DECISION OF A MOMENT
„The first time that I met lepers was in Benares – during a backpacking trip. They begged on the roadside, outcasted by society. Their situation seemed hopeless, as if they were just waiting for their death. I was sitting on some stone steps suffering from bad stomach pain and could not walk anymore. Then an old, white-haired leper came and asked if he could help me. I was stunned: I was the tourist with money in my pocket – I should have offered him my help.
He gave me a loving look that hit me right to the heart and soul and touched my head giving me a blessing. I was not afraid of his touch, though at that time I did not know if I could catch leprosy. He gave me so much human warmth that I could go on a little later.
The next day, I went to see this man to give him some useful things. When I asked for his name, he said: “My dear child, for 14 years no one has asked for my name, why do you want to know it now?” Musafirs answer did not let go of me.
I began to meet with him and his companions every day. The joy of being interested in them was written all over their faces. So, time passed… I learned my first words in Hindi with the help of Musafir and had already build a friendly relationship with the whole group: some called themselves my grandfather, my little brother or sister.
One day the police suddenly took all the male lepers and locked them on a truck. The police explained that begging was illegal, and the men were to be sent to jail. I was afraid that I would never see them again and something terrible could happen to them.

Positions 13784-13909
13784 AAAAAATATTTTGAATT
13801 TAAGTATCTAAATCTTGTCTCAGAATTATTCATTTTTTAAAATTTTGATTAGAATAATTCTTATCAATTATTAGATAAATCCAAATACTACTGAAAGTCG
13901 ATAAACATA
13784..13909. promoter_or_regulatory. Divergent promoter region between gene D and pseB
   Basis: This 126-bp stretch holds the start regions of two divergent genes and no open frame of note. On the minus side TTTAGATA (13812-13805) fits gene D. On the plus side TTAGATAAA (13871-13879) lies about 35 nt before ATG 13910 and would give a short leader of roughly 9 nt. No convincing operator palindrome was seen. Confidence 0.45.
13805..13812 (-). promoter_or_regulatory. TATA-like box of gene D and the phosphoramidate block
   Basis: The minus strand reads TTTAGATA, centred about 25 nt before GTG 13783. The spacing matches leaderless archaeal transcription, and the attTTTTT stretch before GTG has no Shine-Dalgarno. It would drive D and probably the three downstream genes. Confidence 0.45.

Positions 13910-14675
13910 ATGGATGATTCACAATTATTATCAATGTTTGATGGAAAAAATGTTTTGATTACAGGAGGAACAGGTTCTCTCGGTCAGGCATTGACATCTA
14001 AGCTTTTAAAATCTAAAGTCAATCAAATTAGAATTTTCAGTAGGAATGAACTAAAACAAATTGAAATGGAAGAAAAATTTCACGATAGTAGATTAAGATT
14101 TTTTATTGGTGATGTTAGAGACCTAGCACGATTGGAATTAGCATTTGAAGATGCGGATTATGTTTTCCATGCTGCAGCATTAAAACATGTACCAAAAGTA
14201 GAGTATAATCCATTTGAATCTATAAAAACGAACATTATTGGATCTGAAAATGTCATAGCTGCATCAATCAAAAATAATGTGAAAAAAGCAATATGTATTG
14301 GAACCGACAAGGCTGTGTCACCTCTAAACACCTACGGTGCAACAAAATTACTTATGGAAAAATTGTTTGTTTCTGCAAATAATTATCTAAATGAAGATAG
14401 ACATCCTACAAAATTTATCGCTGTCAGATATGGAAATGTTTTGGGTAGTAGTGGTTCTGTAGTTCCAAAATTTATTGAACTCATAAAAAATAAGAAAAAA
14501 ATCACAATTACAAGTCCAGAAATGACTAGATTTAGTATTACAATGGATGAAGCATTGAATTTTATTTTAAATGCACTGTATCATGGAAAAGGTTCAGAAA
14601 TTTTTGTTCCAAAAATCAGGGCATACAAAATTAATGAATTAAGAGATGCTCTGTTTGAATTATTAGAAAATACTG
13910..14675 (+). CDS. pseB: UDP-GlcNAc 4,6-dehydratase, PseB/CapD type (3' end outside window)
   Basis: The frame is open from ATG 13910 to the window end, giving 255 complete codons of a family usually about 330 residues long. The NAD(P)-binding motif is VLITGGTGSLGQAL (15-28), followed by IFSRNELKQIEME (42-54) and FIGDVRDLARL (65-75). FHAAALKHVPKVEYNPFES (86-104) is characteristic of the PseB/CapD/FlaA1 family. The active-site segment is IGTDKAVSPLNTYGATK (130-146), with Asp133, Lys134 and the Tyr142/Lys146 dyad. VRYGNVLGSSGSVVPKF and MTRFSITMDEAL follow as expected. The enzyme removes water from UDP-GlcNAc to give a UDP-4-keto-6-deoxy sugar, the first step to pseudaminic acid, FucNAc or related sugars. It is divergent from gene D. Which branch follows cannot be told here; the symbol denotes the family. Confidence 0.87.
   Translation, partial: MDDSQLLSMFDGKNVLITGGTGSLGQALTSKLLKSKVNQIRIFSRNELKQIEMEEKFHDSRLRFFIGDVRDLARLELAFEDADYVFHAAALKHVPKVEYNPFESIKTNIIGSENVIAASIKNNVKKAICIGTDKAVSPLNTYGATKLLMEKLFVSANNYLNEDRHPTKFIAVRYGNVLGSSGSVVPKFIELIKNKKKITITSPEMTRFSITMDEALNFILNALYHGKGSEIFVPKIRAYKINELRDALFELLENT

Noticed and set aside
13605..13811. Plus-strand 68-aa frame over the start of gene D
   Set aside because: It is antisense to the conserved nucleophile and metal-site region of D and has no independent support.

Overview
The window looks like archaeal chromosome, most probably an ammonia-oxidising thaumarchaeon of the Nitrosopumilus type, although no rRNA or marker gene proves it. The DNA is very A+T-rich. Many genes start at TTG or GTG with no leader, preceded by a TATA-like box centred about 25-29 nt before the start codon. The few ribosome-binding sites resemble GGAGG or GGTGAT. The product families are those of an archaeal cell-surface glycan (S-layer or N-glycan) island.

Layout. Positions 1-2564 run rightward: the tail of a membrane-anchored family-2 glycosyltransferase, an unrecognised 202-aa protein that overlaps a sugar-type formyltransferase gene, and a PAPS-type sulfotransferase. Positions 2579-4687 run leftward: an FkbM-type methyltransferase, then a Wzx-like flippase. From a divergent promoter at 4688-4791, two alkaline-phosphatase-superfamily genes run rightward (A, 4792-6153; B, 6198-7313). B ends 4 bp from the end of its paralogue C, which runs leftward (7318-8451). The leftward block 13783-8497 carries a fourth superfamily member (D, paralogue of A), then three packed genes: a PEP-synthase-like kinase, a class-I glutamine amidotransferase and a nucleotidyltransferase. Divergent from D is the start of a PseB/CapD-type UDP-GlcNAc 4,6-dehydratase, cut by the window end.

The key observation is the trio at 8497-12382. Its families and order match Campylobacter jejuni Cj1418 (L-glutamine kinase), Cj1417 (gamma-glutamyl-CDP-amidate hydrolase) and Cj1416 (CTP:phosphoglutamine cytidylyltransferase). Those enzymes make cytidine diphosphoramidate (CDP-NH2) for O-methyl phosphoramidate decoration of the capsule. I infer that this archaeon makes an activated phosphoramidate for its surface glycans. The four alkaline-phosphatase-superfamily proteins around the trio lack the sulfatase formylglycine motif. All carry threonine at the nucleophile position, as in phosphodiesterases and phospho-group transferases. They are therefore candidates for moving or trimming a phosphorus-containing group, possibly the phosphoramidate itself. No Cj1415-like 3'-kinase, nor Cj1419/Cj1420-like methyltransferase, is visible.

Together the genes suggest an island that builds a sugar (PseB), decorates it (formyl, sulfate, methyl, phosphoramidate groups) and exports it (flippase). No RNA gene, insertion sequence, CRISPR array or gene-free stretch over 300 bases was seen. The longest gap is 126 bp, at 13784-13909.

It was a decision of the moment: If I really thought them to be my brothers, then I should not leave them defencelessly to their fate. So, to the horror of the police, I jumped on the truck. They ordered me to get out again – but I refused. When we left, hundreds of people followed us on their bicycles. Some scolded me, other called out “God bless you”.
For hours we drove through the city and more beggars were collected. Then they were detained in a camp. Some asked me to send telegrams to their families to inform them that they were still alive but could not send any money. Because they send almost all their begging money, so that wife and children could live and survive in the village. For months, I tried everything to end their captivity, went to the mayor, magistrate and the highest judge of Benares and hired an Indian lawyer. But the matter proved to be extremely difficult.
One day I was interviewed, and the article was published in almost every Indian newspaper. As a result, the beggars were released in small groups. Finally free again, they pleaded with me not to return to my home country. During the same time, I met a Swiss doctor who told me that leprosy was treatable and gave me US$ 100. These US$ 100 became the cornerstone of my project, and I started the first street clinic for leprosy patients and their children with the support and help of a Western nurse.”